The detailed PPSA extinguishment and priority rules will, with a few exceptions, work as a comprehensive code to the exclusion of general law rules.

Extinguishment rules under PPSA

PPSA extinguishment rules work to allow a buyer or lessee of personal property, for value, to take the property free of security interest in the property in given circumstances. The rules are quite complex and a full account of them is beyond the scope of this article.

The main extinguishment rule is that a buyer or lessee takes free of an unperfected security interest. Hence a financier that fails to register its security interest on the PPSR (or otherwise perfect it) will lose the benefit of its security interest to a buyer or lessee of the collateral.

Importantly, other extinguishment rules can apply even if the security interest has been perfected. Detailed rules are needed because the PPSA provides that security interests take effect according to their terms.

For example, the extinguishment rules will allow a buyer or lessee to take free of a perfected security interest if there is:

  • a sale or lease by the grantor in the ordinary course of business ? this effectively enacts the pre-PPSA general law in respect of the sales of an asset by a chargor under an FFC; or

  • sales or leases of serial number registrable property where the secured party has not registered under PPSA using the serial number.

In the PPSA world it does not matter whether the security interest purports to be fixed or floating or whether it is legal or equitable. What matters is the application of these detailed "black letter" extinguishment rules to the purchase or lease by a third party.

Windfall gains?

PPSA will change the ground rules between secured and unsecured creditors and we expect it will catch the unwary. Well-advised "all assets" (GSA) security interest holders may be significant beneficiaries.

Priority battle ? owner versus GSA holder

In the pre-PPSA world if a debtor business didn't own an asset (because it was owned by a lessor, bailor or retention of title supplier, consignor or floor plan financier) that asset could never be available to the financier with an FFC.

All that changes under PPSA. In the PPSA world, priority is determined by the legislation. It will not matter whether the competing security interests are legal or equitable, fixed or floating, and it will not even matter if an interest is ownership. One of the most significant features of PPSA is that ownership interests are treated as security interests. Security interests grounded in ownership will have to compete in priority terms with security interests such as charges and other "mere" hypothecations.

While FFC holders are generally used to the idea that registration is essential to preserve the validity of the charge under current law, we can expect, during the early days of PPSA, to see many owners fall foul of the new regime, as happened in New Zealand in priority contests that occurred after a PPSA-style regime was introduced there.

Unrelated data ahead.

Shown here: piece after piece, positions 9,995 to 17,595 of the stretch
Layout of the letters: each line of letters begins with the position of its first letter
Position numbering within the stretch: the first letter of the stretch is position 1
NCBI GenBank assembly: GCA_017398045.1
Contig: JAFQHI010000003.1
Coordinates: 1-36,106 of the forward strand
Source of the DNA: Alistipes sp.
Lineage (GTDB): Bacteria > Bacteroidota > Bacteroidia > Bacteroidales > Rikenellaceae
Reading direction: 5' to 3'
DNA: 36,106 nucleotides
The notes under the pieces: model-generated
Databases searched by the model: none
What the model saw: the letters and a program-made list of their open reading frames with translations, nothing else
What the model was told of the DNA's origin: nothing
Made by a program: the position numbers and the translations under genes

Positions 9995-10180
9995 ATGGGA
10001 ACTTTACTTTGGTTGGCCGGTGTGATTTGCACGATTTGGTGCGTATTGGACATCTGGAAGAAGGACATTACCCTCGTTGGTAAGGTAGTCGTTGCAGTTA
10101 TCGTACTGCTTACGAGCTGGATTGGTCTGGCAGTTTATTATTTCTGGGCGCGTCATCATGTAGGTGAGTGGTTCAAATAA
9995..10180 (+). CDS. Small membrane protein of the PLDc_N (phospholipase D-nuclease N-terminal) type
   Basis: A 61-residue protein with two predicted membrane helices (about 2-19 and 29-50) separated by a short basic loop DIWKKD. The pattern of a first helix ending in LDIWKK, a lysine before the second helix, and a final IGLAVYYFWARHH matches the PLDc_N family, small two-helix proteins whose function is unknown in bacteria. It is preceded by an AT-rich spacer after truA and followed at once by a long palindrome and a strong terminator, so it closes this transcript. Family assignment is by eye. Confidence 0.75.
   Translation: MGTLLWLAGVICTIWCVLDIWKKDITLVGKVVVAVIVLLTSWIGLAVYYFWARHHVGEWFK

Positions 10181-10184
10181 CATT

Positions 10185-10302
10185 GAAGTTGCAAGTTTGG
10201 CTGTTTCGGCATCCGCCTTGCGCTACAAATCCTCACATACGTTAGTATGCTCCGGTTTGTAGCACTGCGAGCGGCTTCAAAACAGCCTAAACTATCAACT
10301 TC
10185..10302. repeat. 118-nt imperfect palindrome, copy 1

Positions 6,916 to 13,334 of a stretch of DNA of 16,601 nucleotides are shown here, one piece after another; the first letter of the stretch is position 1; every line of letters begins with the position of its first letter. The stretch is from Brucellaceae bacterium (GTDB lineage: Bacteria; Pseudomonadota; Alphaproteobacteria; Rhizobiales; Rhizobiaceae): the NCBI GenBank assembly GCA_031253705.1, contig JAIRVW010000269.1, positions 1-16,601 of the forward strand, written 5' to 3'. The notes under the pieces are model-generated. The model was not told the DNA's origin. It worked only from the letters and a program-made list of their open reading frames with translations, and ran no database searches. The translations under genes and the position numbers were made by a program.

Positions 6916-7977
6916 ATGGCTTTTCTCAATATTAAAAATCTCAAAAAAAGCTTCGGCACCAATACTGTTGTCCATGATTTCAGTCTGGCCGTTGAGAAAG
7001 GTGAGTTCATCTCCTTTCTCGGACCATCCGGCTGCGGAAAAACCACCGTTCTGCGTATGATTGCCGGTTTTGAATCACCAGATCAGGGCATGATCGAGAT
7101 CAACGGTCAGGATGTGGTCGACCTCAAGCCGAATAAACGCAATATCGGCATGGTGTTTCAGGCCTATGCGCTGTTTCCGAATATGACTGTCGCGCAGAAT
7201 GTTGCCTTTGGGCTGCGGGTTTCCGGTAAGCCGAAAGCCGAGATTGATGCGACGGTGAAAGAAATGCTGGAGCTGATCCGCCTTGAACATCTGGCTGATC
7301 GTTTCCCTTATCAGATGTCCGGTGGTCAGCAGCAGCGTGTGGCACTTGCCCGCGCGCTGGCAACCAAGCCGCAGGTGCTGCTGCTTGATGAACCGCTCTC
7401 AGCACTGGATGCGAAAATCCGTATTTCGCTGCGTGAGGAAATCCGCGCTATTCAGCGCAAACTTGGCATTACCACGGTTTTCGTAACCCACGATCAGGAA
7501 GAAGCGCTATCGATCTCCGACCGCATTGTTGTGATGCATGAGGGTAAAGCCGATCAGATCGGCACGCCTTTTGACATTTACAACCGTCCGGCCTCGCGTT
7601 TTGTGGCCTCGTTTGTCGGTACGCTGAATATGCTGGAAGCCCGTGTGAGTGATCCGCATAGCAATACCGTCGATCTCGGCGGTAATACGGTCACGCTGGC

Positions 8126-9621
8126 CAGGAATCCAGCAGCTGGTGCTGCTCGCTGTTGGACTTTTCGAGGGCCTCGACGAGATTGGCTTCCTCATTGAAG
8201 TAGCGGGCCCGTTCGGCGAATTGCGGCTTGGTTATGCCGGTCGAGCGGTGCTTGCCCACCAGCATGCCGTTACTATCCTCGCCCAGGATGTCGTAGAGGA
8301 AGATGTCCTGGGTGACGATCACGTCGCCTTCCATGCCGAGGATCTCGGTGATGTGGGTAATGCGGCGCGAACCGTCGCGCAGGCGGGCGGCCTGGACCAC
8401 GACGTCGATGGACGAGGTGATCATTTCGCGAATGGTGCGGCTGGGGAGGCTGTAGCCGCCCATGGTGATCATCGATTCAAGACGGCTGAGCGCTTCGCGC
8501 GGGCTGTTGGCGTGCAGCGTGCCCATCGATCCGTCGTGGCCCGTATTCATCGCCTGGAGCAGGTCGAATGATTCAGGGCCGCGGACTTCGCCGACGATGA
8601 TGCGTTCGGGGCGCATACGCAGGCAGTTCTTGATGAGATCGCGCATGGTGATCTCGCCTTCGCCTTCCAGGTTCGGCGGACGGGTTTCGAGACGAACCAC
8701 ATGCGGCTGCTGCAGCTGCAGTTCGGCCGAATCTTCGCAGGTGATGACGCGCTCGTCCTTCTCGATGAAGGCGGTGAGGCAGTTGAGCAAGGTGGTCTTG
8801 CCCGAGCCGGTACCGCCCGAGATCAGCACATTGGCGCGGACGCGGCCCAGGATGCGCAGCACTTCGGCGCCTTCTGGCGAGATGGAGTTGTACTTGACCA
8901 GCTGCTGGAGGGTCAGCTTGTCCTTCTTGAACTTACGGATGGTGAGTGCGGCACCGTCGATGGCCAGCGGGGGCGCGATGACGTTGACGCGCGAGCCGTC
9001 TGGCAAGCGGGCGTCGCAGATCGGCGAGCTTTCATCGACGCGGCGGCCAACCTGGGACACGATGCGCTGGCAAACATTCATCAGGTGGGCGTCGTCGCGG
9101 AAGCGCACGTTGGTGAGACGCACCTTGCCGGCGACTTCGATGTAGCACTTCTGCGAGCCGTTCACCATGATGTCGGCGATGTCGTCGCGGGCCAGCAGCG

In Waller v New Zealand Bloodstock Limited [2006] 3 NZLR 629 Glenmorgan Farm had given security over "all its present and future assets" to Lock, a financier. Glenmorgan entered into a lease to purchase agreement for a thoroughbred racehorse, Generous, with New Zealand Bloodstock. Lock perfected its security interest by registering a financing statement on the PPS register.

Glenmorgan defaulted under the lease agreement with NZ Bloodstock and the lease was terminated. NZ Bloodstock repossessed Generous, however, Lock claimed that it was entitled to Generous.

The High Court found that:

  • relying on the particular statutory wording and a broad reading of the expression "assets", Lock's security interest encompassed Glenmorgan's interest in Generous.

  • NZ Bloodstock had a security interest in the lease under the general provisions of the NZ legislation, but because this was not perfected Lock's security interest had priority.

Allan J referred to the Canadian Supreme Court (Canada also has a PPSA-style regime) decision in Re Griffin [1998]:

"A person with an interest rooted in title to property in the possession of another, once perfected, can, in the event of default by the debtor, look to the property ahead of all others to satisfy his claim. However, if that interest is not perfected, it is vulnerable, even though it is rooted in title to the goods."

The case was not therefore determined on traditional concepts of title and ownership but by applying PPSA-style priority rules. Lock's security over Glenmorgan gave it a priority claim to the horse even though the horse was at no point owned by Glenmorgan.

Vesting in the grantor

The Australian rule that unperfected security interests "vest in the grantor" will, we expect, also entrap unwary owners. An example illustrates how this could occur:

Dealer sells widgets to Dodgy Brothers Limited, retaining title to the widgets until Dodgy Brothers pays for them. This retention of title is a deemed security interest under PPSA.

After the widgets are delivered to them, Dodgy Brothers goes into liquidation.

Dealer has not perfected its security interest by PPSR registration.

Dealer's security interest "vests in" the grantor, i.e. in Dodgy Brothers. It appears that in effect Dealer will lose its ownership of the widgets. The creditors of Dodgy Brothers will enjoy their proceeds.